A Gentle Man
June 14 – August 19, 2017at 80 Washington Square East
The great problem of the short story, as Bernard Malamud puts it, is 'to say everything that must be said and to say it quickly, fleetingly, as though two people had met for a moment in a restaurant, or a railroad station, and one had time only to tell the other they are both human, and, here, this story proves it.
– Conversations with Malamud
A Gentle Man is inspired by a short story by Bernard Malamud. In a time where ceaseless brevity of encounter and communication is a way of life, the short story feels more vital than ever and the short form is at the heart of this exhibition. A Gentle Man is a video installation that transforms the length of the gallery’s five rooms into a journey, from day to night, with linoleum floors.
This newly commissioned four-part video portrait of an imaginary man from birth to the present (1940–2017) explores gentleness through its four discreet chapters: The First Story; Me for You; In the Rain/MAMA; A Man Walking Up Broadway. The work presents four short films, offering them as minor transgressions (of engagement, responsibility, cliché, profound love), and proposes their transformative potential as choices. Each chapter’s location, along with a floor design that traces Broadway through Manhattan, represents, symbolically, a different time of day – morning, afternoon, evening, and night – and, emotionally, an unspecified interior or exterior. In the exterior scenes, it is always raining. The floor design scarcely maps the space of Bernard Malamud’s early writing, and the short story, "Spring Rain" (1942), which is set around Morningside Heights. Malamud’s free education – from Flatbush to Harlem – is also mapped.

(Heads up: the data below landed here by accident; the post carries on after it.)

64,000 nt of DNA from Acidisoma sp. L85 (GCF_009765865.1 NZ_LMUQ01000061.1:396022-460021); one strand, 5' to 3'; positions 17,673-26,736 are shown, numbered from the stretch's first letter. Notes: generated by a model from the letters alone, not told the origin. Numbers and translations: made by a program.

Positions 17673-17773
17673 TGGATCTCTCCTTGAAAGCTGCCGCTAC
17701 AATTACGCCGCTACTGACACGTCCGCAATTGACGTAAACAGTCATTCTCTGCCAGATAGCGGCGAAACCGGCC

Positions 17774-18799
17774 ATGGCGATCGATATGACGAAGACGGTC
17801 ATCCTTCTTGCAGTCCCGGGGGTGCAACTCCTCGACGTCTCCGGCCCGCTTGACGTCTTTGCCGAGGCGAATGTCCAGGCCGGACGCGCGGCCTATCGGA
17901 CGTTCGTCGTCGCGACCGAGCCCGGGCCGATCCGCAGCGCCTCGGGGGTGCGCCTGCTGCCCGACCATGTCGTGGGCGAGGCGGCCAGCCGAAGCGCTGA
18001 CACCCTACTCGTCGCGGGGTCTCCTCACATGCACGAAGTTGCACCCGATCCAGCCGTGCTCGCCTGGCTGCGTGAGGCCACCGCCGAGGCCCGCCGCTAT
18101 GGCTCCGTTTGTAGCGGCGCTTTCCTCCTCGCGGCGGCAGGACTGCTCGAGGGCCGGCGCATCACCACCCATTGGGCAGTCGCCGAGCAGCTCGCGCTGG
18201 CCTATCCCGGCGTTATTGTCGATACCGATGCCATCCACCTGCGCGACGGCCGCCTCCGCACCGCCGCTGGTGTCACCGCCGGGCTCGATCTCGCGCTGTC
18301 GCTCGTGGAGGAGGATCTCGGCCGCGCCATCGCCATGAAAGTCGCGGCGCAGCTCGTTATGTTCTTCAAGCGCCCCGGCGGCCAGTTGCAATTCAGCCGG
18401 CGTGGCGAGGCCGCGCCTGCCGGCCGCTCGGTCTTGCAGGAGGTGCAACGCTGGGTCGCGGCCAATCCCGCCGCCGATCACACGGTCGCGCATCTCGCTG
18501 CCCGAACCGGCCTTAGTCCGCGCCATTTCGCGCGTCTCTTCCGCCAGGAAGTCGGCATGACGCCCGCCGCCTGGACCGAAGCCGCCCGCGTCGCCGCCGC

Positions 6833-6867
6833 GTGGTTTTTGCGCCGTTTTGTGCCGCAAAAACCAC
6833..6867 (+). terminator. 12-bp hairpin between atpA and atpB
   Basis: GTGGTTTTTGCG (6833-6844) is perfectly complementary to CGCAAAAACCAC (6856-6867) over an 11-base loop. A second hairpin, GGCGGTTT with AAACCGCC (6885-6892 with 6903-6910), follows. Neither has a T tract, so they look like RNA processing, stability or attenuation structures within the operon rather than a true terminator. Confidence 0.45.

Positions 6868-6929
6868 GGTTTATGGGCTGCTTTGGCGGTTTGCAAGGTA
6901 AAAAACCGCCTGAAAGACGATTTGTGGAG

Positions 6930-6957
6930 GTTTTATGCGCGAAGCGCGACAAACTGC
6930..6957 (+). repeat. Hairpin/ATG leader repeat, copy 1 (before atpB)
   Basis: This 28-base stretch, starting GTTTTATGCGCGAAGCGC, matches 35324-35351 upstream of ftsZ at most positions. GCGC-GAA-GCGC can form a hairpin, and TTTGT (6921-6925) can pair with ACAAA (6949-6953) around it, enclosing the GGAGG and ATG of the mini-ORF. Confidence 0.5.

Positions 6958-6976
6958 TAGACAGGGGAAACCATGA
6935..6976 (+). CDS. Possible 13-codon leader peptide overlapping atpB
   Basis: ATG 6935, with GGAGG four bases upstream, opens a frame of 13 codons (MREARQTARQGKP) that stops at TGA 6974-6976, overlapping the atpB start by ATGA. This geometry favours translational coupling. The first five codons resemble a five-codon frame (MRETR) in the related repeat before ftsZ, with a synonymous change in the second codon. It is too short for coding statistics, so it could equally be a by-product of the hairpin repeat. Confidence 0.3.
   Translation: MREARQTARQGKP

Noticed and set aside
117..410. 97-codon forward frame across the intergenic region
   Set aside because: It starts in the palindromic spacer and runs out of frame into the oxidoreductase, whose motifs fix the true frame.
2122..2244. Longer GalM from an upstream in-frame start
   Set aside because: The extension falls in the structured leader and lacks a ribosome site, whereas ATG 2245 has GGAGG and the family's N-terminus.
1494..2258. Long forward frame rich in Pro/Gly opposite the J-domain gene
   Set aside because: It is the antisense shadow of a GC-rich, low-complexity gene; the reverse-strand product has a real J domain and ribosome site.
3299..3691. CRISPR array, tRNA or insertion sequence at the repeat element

"Spring Rain" – written by the Brooklyn-born Malamud when he was 28 – was not published until 1989, three years after his death, and has received little attention. Beasley has been fascinated by the story for a decade, and at 80 Washington Square East, she has taken the opportunity to chase the story in Manhattan itself. 'Spring Rain' is a tender picture of interiority and a glimpse into a man’s experience of himself and responses to others. It is also about present-ness and time; a life and an evening flash into clarity for a moment as a result of watching a young man die at the beginning of the story and, later, whilst walking in the rain with his daughter’s boyfriend.
Using only existing light, the exhibition moves from day-lit front rooms on Washington Square to unlit rear spaces, illuminated here by large video projections. Kissing Chairs, designed as a multi-part sculpture by the artist, is presented in each of the rooms of the exhibition for visitors to sit on.
Chapter 1, Morning, Interior – The First Story. How a man came to engage as a writer and to write his first published stories / News of war from Europe / Recording the quotidian signs of ordinary life. Text extracted from Robert Giroux’s Introduction to The People & Uncollected Stories by Bernard Malamud, Farrar, Straus, and Giroux, 1989.